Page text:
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Limitation Additional Claims Notes

This is a sample of our (approximately) 9 page long Limitation Additional Claims notes, which we sell as part of the Personal Injury and Clinical Negligence Notes collection, a Distinction package written at Cambridge/Oxilp/College Of Law in 2014 that contains (approximately) 63 page of notes across 8 different document.

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Limitation Additional Claims Revision

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LIMITATION ADDITIONAL CLAIMS TIMEFRAMES IN LITIGATION The limitation period and when to deal with limitation-Applicable to personal injury and clinical negligence - s. 11 and 12 Limitation Act 1980 Where the claimant o claims damages for negligence, nuisance or breach of duty (this includes assault - R v Hoare [2008]) o AND that claim consists of or includes a claim for personal injuries o the claimant must commence his claim (ie. claim form issued/received by court to be issued) within 3 YEARS from (s. 11(4))
? the date on which the cause of action accrued - s. 11(4)(a) OR
? the date of knowledge of the person injured - s. 11(4)(b)
? whichever is the earliest The day on which the cause of action accrued is excluded when calculating the 3 years If the last day of the period is a Saturday, Sunday or Bank Holiday, time is extended until the next day when the court is open and the claim can be issued When the 3 years expires, the claimant is not prohibited from commencing proceedings BUT defendant may seek to have claimant's claim struck out on grounds: statute barred The claimant may then apply to the court for limitation to be disapplied under s. 33 LA Dealing with limitation as preliminary issue o Dedicated hearing o Advantages - dealt with one way or another at an early stage o Disadvantages - hearing can involve a fair amount of time and money and the evidence becomes a rehearsal of the eventual trial Dealing with limitation at trial o First day - can deal with limitation o Advantages - costs are included in the costs of preparing for trial o Disadvantages - parties have a degree of uncertainty up until the day of trial and for defendants, many judges reluctant to dismiss on basis of limitation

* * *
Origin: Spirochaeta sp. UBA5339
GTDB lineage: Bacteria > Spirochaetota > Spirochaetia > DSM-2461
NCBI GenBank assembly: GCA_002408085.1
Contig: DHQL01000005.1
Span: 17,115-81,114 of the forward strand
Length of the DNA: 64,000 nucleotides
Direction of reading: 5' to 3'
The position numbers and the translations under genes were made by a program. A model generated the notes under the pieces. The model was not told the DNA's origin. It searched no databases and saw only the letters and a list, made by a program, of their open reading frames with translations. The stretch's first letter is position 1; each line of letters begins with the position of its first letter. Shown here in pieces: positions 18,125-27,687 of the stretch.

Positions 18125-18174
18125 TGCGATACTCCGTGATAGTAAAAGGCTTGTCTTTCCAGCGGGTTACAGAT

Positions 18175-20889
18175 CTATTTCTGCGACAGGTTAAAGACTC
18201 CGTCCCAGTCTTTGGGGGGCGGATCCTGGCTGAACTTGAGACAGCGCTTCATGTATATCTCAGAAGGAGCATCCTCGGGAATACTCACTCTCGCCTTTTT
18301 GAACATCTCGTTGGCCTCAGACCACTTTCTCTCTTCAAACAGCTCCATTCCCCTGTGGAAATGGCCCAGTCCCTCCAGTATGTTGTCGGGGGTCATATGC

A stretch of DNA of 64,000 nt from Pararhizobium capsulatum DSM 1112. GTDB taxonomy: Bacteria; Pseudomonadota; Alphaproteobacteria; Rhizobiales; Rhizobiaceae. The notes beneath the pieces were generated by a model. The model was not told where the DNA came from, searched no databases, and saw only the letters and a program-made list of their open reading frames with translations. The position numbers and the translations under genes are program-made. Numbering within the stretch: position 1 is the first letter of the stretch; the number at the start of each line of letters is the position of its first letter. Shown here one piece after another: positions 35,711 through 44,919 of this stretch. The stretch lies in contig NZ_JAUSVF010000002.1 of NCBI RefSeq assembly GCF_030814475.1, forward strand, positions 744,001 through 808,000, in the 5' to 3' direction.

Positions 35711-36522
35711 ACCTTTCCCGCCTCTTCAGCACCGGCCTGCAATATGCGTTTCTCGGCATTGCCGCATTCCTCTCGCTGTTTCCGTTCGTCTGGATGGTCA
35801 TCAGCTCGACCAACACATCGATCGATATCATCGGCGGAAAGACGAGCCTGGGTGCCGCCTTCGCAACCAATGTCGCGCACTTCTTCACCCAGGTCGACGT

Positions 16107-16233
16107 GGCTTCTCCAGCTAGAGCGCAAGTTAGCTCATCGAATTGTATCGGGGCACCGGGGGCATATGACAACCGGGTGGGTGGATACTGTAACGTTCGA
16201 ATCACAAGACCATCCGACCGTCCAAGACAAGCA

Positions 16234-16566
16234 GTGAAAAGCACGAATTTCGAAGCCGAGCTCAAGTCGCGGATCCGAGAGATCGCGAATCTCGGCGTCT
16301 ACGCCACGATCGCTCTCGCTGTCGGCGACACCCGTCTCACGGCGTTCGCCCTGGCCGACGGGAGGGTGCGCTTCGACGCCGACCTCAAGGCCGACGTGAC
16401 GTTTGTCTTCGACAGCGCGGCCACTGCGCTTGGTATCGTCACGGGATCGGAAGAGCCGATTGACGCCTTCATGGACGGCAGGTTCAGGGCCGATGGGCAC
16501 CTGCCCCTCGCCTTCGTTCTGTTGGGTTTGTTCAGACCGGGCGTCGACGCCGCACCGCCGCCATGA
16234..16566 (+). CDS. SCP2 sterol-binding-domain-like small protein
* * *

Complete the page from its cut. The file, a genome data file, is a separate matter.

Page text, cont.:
Persons under a disability-

s. 38(2) LA 1980 - a person is under a disability while he is: o Under 18 OR o Lacks capacity within the meaning of the Mental Capacity Act 2005 to conduct proceedings s. 28(6) - a person under a disability may bring a claim at any time up to 3 years from the date when he ceased to be under a disability o So where a child is injured, limitation runs from his 18th birthday and expires on his 21st birthday o Where a person lacks capacity, limitation is ONLY delayed if he was so disabled when the cause of action first accrued

Claims following fatal accidents-

Claims under the Law Reform (Miscellaneous Provisions) Act 1934 o Where a claim is brought on behalf of the deceased's estate, s. 11(5) LA provides that if the injured person dies before expiration of limitation period of 3 years as set out in s. 11(4), the limitation period shall be 3 years from:
? The date of death OR
? The date of the personal representative's knowledge (if later) o If there is more than 1 personal representative, time runs from earliest date o If the person dies after expiry of s. 11(4) limitation period without commencing proceedings, the claim is statute-barred (although the court can exercise its s. 33 discretion) Claims under the Fatal Accidents Act 1976 o s. 12(1) LA - a claim under FAA 1976 cannot be brought if death occurred when the person injured could not maintain a claim and recover damages - whether because of limitation of any other reason o So if the deceased's claim is statute barred, so is the dependant's o If the claim is not already statute-barred, s. 12(2) provides that the limitation period for the dependants is 3 years from: